I do not consider the dearth of evangelicals in the scientific academy to be caused by discrimination.  Instead, I want to suggest, a careful reading of Mark Noll’s work would be important to us all. 

Darrel


Francis - #70627

June 25th 2012

Maybe one reason for the paucity of Christians, particularly those who question evolution, in the science departments of elite universities is that such people are screened out in the hiring process. That is, plenty of Christians may be trying to enter science’s august academic ranks, but they’re just not allowed in by the gatekeepers. (Gatekeepers can be kind of “funny”. http://www.youtube.com/watch?v=NjP4FM6JDlk )

 

From one of the source articles provided by the BioLogos Editorial Team  (http://www.pewforum.org/Science-and-Bioethics/Scientists-and-Belief.aspx):

“When President Barack Obama announced on July 8, 2009, that he would nominate renowned geneticist Francis Collins to be the new director of the National Institutes of Health, a number of scientists and pundits publicly questioned whether the nominee’s devout religious faith should DISQUALIFY him from the position. In particular, some worried that an outspoken evangelical Christian who believes in miracles might not be the right person to fill what many consider to be the nation’s most visible job in science.”

 

A brief Google search found at least one who was turned away because of his views on evolution:

http://genealogyreligion.net/creationist-astronomer-sues-university

 

Not that elite universities are that unusual in their discriminating tastes. For example, would BioLogos hire a scientist who questioned the validity of evolution theory?


Francis - #70628

June 25th 2012

Why does the science establishment discriminate against one who doubts evolution, when belief in evolution appears to offer no advantage to real, tangible, beneficial scientific/medical research?

[Dr. Marc Kirschner, chair of the Department of Systems Biology, Harvard Medical School, stated: “In fact, over the last 100 years, almost all of biology has proceeded independent of evolution, except evolutionary biology itself. Molecular biology, biochemistry, physiology, have not taken evolution into account at all.”9 Dr. Skell wrote, “It is our knowledge of how these organisms actually operate, not speculations about how they may have arisen millions of years ago, that is essential to doctors, veterinarians, farmers ….”]

http://questionevolution.blogspot.com/2012/02/where-are-scientific-breakthroughs-due.html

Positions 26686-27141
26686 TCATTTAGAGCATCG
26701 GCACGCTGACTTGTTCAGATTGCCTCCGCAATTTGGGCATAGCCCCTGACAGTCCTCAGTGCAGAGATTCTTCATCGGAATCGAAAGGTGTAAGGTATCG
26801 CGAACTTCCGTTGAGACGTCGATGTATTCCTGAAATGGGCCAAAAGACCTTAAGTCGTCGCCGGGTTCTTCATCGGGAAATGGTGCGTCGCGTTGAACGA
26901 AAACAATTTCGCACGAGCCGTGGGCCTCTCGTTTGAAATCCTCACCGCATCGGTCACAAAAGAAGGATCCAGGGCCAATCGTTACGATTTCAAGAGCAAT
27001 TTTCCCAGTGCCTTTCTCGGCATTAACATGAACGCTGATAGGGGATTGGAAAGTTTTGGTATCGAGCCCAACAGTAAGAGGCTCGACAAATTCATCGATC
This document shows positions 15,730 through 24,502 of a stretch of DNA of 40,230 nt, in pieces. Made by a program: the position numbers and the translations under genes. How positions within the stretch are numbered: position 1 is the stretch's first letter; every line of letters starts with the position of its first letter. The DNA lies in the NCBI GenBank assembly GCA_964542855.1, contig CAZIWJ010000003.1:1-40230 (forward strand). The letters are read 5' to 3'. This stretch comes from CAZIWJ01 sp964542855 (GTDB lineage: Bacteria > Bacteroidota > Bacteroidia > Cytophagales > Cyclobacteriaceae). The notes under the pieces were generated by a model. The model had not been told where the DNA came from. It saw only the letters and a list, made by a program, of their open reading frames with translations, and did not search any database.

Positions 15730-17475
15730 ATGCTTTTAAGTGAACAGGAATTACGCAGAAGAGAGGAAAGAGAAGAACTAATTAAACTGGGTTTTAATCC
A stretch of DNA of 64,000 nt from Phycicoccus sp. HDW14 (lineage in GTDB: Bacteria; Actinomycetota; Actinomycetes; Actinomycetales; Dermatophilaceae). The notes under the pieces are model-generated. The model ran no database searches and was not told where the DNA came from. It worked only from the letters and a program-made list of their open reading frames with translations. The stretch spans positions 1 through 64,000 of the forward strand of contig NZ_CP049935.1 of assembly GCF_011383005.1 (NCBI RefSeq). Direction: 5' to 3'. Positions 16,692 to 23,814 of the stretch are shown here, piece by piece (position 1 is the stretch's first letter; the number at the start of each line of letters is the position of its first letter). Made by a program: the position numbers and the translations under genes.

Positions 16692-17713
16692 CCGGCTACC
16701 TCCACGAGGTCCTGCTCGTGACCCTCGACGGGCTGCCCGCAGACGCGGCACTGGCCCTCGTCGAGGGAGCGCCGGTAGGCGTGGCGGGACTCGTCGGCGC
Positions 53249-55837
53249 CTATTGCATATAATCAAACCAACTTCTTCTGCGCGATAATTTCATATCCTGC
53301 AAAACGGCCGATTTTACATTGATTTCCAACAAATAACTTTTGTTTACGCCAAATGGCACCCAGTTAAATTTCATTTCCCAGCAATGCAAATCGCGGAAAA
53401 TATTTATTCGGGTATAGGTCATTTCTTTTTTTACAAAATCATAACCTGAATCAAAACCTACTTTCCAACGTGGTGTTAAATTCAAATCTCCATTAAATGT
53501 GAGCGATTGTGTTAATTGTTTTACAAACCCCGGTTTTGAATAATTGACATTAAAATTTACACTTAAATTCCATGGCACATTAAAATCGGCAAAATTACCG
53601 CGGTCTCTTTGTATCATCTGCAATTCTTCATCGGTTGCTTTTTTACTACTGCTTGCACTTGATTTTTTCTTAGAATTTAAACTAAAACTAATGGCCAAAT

George Bernard Murphy - #70633

June 25th 2012

The trends now-a-days are toward panspermia.

The Darwinians are still looking for LUCA, [last universal common ancestor] and they are more pig-headed  about it than fundamentalists ever were.

 Unfortunately they probably ain’t gonna find LUCA here on this earth.


Francis - #70637

June 25th 2012

George,

What do you mean by “The trends now-a-days are toward panspermia”?

 

I think panspermia is raised in discussions of the origin of life on earth. This just “kicks the can down the road”. That is, how did life on the earth-crashing comet originate?


George Bernard Murphy - #70639

June 25th 2012

Well they keep finding more and more evidence of life in outer space.

 Just last week Science Daily had an article about lichen living for months in outer space, exposed to the sun’s rays and cosmic rays.

The stuck the lichen on the OUTSIDE of a satellite in orbit for months, I think.

When they got the lichen back they had no trouble getting them to grow again.

 In the past they thought life would have been killed by the harsh space conditions. Now they know that is not true.

So if life arose through evolution , it could have evolved anywhere in out galaxy, and seeded the earth in space debris.. The late  Sir Fred Hoyle originated this idea.

Currently his student Chndra Wicksramasingh carries on his word,...In Wales I believe.


Ashe - #70634

June 25th 2012

Um, you might want to continue reading to the next paragraph:

 ‘If anything, Kirschner and Gerhart hope their book will have an impact at least as substantial on their colleagues in biology. For too long, they say, researchers in its different domains-from evolutionists in the field to cell biologists in the lab-have remained isolated. ”I wouldn’t call it an antagonism as much as one not knowing anything about the other,” Gerhart offers.’